Gardeners are familiar with different plant phenotypes. For example, I grow White Icicle carrot which has a white root. It is a distinct and different cultivar of carrot. It was selected in a garden for horticulture because of its distinctive phenotype. Gardeners know tomatoes come in many sizes, forms and colours. Each is a distinctive…
How could cow manure threaten a successful spring flower display?
Most gardeners understand that well dug, compost rich, freely draining soil suits the cultivation of many plants, so what could possibly go wrong when adding cow manure to a flower bed? In this example, digging industrially produced cow manure resulted in a series of unexpected issues for an inexperienced gardener as he tried to continue…
Tropical Crops For Summer In Northern Australia
I’ve been surprised to get messages from gardeners in far northern Queensland saying “we can’t grow many crops in summer,” and “summer isn’t a good time for leafy crops,” and “the best season for growing food here is winter.” Why so? The tropics are incredibly productive all year round and their abundant produce is in such demand. There’s at least fifty different leaf crops, so let’s have a look at what you could be growing.
FAQ: Can I Grow Plants In Polystyrene (Styrofoam) Boxes? Someone Told Me They Are Toxic.
This blog looks at ways to convert expanded polystyrene foam boxes, a single use plastic used for packing vegetables, into a useful gardening asset. Most Australians call expanded polystyrene foam styrofoam, but this is a trademark name, owned by Dow Chemicals, who claim to have ‘discovered’ this product which was first made in Sweden. If you endorse the reuse of waste, visit your local fruit shop and get some polystyrene vegetable packing boxes. Retailers are happy to sell them for a couple of dollars and you’ll find them suitable for a range of gardening jobs whether your climate is hot, cold, wet or dry.
If Vireya rhododendrons have started blooming, it’s winter in the subtropics. Vireyas are a subgenus of rhododendron, they are tropical shrubs originating from SE Asia to Australia. Many hybrids have been produced, some are very fragrant, and most are ideal for container growing on a balcony, on (or under) a tree, or in a shadehouse. In my experience, treating Vireyas as you would an epiphytic orchid really helps. Vireyas make good cut flowers and buttonholes (remember them?). If you start a collection, you can have them blooming over many months.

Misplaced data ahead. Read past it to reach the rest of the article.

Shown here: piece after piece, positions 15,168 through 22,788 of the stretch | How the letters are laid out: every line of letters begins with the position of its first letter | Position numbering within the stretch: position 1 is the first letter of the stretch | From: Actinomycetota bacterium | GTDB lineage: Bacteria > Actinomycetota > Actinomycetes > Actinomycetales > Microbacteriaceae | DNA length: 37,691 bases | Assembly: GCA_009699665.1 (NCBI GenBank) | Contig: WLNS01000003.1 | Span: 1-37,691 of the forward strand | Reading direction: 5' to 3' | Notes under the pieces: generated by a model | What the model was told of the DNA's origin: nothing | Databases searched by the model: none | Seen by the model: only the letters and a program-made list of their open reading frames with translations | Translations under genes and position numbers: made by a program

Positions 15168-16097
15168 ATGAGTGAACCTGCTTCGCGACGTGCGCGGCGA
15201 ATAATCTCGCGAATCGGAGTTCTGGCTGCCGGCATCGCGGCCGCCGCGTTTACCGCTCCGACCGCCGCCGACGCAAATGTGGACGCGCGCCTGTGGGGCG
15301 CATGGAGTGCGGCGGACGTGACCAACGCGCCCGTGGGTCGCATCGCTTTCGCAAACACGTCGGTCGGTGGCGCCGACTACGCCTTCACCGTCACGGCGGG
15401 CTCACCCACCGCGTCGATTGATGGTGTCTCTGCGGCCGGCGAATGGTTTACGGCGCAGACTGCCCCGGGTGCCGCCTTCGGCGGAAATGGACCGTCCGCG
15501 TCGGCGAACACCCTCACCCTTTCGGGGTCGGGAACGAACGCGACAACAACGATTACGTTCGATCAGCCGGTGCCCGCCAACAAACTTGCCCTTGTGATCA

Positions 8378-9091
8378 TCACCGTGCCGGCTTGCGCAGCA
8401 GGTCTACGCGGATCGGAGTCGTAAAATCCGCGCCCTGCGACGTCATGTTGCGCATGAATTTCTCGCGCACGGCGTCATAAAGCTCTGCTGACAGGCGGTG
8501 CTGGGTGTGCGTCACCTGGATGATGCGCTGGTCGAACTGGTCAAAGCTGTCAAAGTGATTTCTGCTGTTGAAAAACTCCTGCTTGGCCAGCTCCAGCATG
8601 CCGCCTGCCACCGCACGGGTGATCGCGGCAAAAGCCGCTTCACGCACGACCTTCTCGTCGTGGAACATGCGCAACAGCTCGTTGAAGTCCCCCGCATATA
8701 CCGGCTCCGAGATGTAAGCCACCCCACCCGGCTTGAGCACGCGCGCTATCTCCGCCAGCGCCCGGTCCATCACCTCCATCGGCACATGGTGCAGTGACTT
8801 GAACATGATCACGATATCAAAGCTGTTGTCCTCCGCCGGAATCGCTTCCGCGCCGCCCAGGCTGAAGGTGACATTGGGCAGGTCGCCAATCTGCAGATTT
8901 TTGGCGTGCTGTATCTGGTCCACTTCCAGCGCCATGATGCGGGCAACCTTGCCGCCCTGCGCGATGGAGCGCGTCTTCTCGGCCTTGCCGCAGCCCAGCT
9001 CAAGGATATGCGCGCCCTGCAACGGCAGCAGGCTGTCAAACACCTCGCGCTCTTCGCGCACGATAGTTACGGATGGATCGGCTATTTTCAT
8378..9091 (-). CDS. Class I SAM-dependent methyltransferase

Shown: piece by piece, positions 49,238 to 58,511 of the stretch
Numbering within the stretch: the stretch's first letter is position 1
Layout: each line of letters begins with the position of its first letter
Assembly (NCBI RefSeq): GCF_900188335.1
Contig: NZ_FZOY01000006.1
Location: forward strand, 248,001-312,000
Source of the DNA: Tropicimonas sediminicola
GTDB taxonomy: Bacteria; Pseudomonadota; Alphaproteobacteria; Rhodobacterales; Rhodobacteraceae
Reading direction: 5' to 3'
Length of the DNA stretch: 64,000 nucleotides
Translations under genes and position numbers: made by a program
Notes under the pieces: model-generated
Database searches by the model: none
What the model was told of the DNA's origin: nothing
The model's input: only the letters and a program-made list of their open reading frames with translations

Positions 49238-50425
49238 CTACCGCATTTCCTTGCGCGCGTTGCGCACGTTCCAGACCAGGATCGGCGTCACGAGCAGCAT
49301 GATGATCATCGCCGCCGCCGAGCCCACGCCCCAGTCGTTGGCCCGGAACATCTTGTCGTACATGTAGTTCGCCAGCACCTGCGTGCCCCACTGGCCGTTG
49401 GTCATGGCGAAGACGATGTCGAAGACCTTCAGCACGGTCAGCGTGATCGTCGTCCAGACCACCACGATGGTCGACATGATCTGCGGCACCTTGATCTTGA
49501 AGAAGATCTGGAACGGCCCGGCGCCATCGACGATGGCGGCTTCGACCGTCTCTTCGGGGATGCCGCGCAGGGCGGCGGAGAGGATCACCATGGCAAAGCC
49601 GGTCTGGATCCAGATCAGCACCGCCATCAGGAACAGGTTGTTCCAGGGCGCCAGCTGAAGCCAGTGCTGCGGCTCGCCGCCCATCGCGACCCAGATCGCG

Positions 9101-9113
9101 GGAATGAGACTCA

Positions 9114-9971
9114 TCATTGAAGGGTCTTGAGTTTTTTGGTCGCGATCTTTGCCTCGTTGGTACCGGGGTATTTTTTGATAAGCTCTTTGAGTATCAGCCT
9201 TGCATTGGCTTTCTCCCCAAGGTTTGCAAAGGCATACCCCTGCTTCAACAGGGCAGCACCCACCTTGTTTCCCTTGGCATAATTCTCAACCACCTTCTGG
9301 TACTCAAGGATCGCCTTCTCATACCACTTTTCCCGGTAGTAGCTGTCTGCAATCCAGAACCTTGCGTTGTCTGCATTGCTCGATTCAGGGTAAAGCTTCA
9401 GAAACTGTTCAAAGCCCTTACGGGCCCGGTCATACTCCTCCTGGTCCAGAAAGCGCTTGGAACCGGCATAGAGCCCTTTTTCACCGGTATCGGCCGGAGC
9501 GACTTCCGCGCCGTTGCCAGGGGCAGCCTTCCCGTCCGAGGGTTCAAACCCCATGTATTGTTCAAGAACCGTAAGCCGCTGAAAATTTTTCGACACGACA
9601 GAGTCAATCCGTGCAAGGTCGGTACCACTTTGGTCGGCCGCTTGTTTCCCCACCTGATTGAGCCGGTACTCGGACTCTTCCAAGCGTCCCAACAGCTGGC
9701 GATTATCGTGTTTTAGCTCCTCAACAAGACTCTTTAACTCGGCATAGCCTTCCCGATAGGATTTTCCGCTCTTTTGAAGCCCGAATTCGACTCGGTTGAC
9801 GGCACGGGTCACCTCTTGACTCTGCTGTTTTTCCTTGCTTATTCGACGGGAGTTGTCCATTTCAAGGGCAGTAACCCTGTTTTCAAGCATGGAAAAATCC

Meadow Gardens In Australia?
“You can’t grow a meadow garden in Australia”, stated an article in Horticulture Week (Rural Press, 1992). Really? I started working with Sydney Botanic Gardens in the same year, and their attempt at growing a meadow garden had been swamped by ryegrass and other annual weeds. There’s nothing like a challenge. By all means experiment with plants, but if you don’t understand how differently individual species can behave in a foreign climate and soils, be sure to do your research first, or get informed advice.
Sixty Things To Sow Or Plant In The Coastal Subtropics In Mid-Winter? I’d Like To See That…
Now the mid-winter solstice is behind us, days are cool but lengthening, ideal for sowing watercress, dwarf beans and snow peas. The best news is there’s a long list of delicious food plants that can be sown now for your spring menu. Here’s sixty to get you started. Just think of all those recipes you can use them in!
How Correct Care Can Extend The Safe, Useful Life Of A Tree
How correct care can extend the safe, useful life of a tree: the role of bark boring beetle; the impact of poor pruning on tree health; the value of pruning to a branch collar; the risks of injecting trees with chemicals and painting wounds; the need to investigate for structural weakness; and assessing the potential expense of collateral damage to property if the tree collapses.
Basil In The Subtropical Winter?
Basil: In a sustainable garden you can’t really ask for much more from a herb: here are four basils capable of growing through a subtropical winter in either pots on a balcony or in the ground. Four basils which provide all year round beauty, distinctive flavours and aromas, high productivity, and all of them attractive to pollinators and other beneficial insects that help to control pests.
You’ve Sown And Planted Food – What Could Possibly Go Wrong?
Suddenly, a public health crisis has prompted more people than ever before to spend more time growing food than ever. We live in a nation of garden cities, our food gardens are an open invitation to dine – what could possibly go wrong? Keeping pests and diseases firmly in their place involves safer solutions, a little gentle manipulation and gardening together as a family.
FAQ: To Buy Or Make Compost?
Anyone can buy compost in bulk. But these products are often highly variable and sometimes even unsuitable. The traditional alternative is to sow green manures and to make your own compost. If you need bulk compost, consider the sandwich mulching technique. You’ll need a soil pH Test kit and, ideally, get your soil laboratory tested to check for nutrient deficiencies and contaminants.
Help! During Heavy Wind And Rain, My Tree Started Leaning. What To Do?
Following England’s Great Storm of 1987, I was managing an urban forest in London where I was involved in the successful salvaging of many Robinia pseudoacacia trees by applying the technique of crown thinning described. Make sure to engage a competent arborist, this is not a task you can trust a tree lopper with. I suggest contacting Arboriculture Australia to have your tree inspected by someone qualified and take it from there.